In Texas, looking to rebuild after Ike

Charlotte Motley, the administrator of the B'nai B'rith Goldberg Towers in Houston, surveys the damage at the residence, which was among the hardest hit by Hurricane Ike. (Jewish Herald-Voice)

Charlotte Motley, the administrator of the B’nai B’rith Goldberg Towers in Houston, surveys the damage at the residence, which was among the hardest hit by Hurricane Ike. (Jewish Herald-Voice)

HOUSTON (JTA) – In the wake of Hurricane Ike, members of the oldest Jewish community in Texas are scattered throughout the state.

Ike, the category 2 storm that consumed more than 70 percent of the Gulf of Mexico and ripped through coastal Texas last week, made landfall at Galveston Island shortly after 2 a.m. Sept. 13.

Barreling northeastward with winds exceeding 100 miles per hour, the hurricane tore through greater Houston an hour later, leaving 4 million homes – and an area the size of the state of New York – without electricity and in some cases without running water.

The storm took more than 12 hours to pass over southeast Texas, forcing much of the Jewish community of greater Houston to evacuate to nearby Austin, Dallas and San Antonio. Those who stayed were left to clear debris from streets, drain their flooded homes, and help distribute food and water to those in need – and to assess the damage.

Ike caused nearly $20 billion worth of destruction. The Jewish community reported no fatalities or serious injuries.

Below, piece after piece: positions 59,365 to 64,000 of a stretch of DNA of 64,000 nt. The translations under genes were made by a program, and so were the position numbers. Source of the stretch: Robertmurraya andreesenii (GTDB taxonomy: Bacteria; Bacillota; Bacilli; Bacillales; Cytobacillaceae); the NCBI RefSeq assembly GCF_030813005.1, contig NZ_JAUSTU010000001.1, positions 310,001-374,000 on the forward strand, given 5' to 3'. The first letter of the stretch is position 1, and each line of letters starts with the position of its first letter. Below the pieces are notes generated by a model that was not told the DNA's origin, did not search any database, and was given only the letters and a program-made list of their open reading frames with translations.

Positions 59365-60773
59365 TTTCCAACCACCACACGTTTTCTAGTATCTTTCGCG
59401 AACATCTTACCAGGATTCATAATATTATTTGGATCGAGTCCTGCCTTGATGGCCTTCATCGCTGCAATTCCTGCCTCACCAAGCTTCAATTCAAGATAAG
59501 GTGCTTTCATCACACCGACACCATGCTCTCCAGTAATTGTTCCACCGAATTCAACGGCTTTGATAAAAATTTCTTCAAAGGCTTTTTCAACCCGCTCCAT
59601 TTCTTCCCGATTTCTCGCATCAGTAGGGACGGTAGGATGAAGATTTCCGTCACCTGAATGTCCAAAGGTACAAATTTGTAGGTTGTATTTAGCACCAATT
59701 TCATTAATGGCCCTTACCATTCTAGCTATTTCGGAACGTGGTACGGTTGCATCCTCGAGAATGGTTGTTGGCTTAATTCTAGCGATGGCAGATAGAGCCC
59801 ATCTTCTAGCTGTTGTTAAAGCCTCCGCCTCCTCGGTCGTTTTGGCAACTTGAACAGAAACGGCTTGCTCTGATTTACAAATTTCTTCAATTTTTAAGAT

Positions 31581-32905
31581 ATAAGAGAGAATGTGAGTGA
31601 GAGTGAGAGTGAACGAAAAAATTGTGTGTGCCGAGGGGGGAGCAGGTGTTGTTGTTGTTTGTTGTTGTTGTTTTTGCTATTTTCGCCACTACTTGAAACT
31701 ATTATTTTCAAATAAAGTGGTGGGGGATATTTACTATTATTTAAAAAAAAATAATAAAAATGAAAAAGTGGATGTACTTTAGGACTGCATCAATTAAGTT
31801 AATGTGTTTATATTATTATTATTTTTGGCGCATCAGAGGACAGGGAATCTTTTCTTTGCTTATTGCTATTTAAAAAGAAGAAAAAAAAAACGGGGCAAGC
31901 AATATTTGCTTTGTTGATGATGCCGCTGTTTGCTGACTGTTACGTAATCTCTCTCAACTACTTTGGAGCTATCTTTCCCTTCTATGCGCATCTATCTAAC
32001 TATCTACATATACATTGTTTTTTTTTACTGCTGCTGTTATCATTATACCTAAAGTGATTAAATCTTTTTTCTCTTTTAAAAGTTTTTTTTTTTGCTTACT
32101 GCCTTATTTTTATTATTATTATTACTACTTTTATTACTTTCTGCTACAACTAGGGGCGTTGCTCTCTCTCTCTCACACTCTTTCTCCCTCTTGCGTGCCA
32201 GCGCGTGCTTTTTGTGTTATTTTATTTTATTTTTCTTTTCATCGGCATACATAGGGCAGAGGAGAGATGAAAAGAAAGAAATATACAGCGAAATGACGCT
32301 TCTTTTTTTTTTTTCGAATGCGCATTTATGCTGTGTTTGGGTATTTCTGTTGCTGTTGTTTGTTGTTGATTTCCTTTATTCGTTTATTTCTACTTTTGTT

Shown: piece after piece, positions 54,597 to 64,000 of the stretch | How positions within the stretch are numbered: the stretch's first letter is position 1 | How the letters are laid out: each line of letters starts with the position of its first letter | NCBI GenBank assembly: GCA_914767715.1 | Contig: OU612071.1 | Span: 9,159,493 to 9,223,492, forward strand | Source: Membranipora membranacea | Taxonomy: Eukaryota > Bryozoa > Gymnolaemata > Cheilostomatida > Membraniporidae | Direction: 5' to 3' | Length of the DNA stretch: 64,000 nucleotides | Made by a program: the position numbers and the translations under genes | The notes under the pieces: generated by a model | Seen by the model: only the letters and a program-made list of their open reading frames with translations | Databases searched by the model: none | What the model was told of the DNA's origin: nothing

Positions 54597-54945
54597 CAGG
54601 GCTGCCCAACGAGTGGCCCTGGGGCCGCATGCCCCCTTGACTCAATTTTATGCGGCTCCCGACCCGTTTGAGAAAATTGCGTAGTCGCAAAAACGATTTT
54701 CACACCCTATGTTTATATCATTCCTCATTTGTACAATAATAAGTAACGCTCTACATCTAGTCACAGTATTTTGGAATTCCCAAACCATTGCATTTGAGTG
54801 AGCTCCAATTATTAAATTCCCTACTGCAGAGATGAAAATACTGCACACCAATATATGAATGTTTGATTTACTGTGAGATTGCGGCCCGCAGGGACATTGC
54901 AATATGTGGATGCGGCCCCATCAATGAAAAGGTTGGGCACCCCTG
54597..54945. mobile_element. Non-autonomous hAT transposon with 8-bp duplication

In Houston, synagogues and Jewish infrastructure seem to have gone largely unscathed. Aside from minor water damage, most all Jewish infrastructure was left relatively intact. The area’s Jewish day schools suffered only slight damage from wind and rains, and as of Monday, classes had resumed at area day schools and most religious schools.

Houston’s Seven Acres Senior Care Services became a temporary headquarters for the area’s Jewish federation and Jewish Family Service, neither of which had power after the storm. As of Tuesday, the federation and city’s two JCCs were still without power.

Galveston, the area hit hardest by the storm, seems to have suffered more damage.

“Galveston is a cesspool right now,” the CEO of the Jewish Federation of Greater Houston, Lee Wunsch, told the Jewish Herald-Voice of Houston on Sept. 16. “The sewage system isn’t working and parts of the island are still under water.”

Wunsch is heading the community’s Emergency Response Team, which was formed after hurricanes Katrina and Rita three years ago.

Galveston, the oldest Jewish community in Texas, has about 350 Jewish families, most of whom are now scattered across Texas, according to rabbis from the area.

Not much was known about the city’s Temple B’nai Israel, the oldest Reform congregation in Texas, as of late last week. The congregation, which has a membership of about 180 member families, sits near the sea wall in a neighborhood that is prone to flooding.

The other active synagogue on the island, Congregation Beth Jacob, has about 80 families.

Access to the island continues to be limited to emergency responders, and only recently have property owners been allowed to return to their homes for several hours at a time to survey the damage. The Jewish cemeteries in Galveston are believed to be in bad shape.